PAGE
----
Updated 4/13/2010: Our interface has changed significantly since this post was first written, so I’ve modified the images and descriptions to reflect that
A brief introduction
Funnel analysis is a way to measure how users go through a specific set of actions on your webpage. Anywhere you need to get conversions, like a signup or purchase, can benefit from this kind of analysis.
An example funnel would be a signup process for new users, which could look something like:
front page -> signup impression -> signup -> confirmation
Users would drop off at each of those steps. The goal of measuring the funnel is to minimize this dropoff rate.
Tracking funnel steps
One really cool thing that Mixpanel can do is track events as funnel steps instead of relying purely on pageviews.
This means, for example, that you can figure out exactly what percent of people add an item to their cart – which is an action that doesn’t change the page but is crucial to the checkout process. It’s also a major dropoff point, so you definitely want to be able to track it in your funnel.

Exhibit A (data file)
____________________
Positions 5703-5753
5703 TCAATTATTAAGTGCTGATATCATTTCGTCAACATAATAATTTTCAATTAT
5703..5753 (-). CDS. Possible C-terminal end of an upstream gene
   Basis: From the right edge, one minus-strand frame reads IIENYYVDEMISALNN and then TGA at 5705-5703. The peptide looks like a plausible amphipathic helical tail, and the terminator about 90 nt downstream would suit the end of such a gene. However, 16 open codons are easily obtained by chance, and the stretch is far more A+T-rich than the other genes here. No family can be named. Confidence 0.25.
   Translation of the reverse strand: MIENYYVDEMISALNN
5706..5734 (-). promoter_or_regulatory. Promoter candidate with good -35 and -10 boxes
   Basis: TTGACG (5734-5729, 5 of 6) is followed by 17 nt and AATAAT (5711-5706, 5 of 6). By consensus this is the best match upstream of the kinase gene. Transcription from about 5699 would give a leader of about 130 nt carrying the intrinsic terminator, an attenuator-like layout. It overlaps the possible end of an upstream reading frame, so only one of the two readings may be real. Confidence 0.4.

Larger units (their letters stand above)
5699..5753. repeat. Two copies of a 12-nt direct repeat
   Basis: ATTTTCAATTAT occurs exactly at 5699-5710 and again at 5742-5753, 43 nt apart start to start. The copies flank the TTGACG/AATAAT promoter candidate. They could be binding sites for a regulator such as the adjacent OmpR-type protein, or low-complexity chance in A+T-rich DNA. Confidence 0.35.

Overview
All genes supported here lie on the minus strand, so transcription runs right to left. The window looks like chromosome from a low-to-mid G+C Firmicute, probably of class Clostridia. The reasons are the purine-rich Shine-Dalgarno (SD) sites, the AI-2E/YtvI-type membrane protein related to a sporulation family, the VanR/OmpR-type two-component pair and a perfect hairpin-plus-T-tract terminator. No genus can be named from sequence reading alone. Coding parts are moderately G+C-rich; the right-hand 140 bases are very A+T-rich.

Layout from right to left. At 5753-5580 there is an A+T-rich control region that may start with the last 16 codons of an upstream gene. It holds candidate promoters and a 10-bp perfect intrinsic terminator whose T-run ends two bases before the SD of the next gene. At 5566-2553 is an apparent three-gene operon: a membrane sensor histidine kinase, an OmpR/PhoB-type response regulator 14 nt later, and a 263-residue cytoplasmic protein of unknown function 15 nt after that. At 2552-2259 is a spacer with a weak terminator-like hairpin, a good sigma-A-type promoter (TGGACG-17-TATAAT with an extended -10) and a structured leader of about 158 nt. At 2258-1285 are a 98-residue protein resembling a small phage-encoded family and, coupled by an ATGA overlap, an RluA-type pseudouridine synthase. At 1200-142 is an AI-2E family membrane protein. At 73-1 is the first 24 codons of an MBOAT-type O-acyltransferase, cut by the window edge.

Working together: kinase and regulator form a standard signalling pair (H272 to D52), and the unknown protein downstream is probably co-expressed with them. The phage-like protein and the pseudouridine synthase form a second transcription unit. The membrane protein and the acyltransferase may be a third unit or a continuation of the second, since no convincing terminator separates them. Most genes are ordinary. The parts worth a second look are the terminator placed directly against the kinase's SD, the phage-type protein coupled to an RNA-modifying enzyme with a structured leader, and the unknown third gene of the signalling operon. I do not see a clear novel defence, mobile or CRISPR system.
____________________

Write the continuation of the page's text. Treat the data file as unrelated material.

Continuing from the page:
Once you’ve figured out the steps of your funnel it’s really easy to integrate. After integration, we get to the fun stuff – the report.
Viewing the funnel
Here’s what a funnel report looks like (with a few notes):
So, with this display you learn:
- Number of unique visitors at each step
- Conversion rate between steps
- Overall funnel conversion rate
Which are all amazingly useful things to know.
But wait – there’s more!
We actually take this a step further – the same concept of properties, when applied to funnels, allows you to store any extra data you know about that step of the funnel and see how it effects user behavior.
You can track things like:
- ad campaign
- search string
- anything you think would effect conversion rates
Below we are tracking which promo offers users are looking at, and comparing the overall conversion rates for each one:
We can see that users who viewed the Â“next purchase discountÂ” promo converted the best through Step 1. This is interesting, but since we donÂ’t make any money unless a user actually clicks pay, a more important question might be which promo offer has the highest overall conversion rate. We can see that the Â“half offÂ” offer converts the highest at 32%.
Being able to track specific things across the full length of the funnel allows for some interesting applications – such as site-wide A/B testing. You can show different versions of the site to different users and see not only how it effects one level of conversion – clicking a signup button, for example – but how it actually effects the things you really care about which happen later.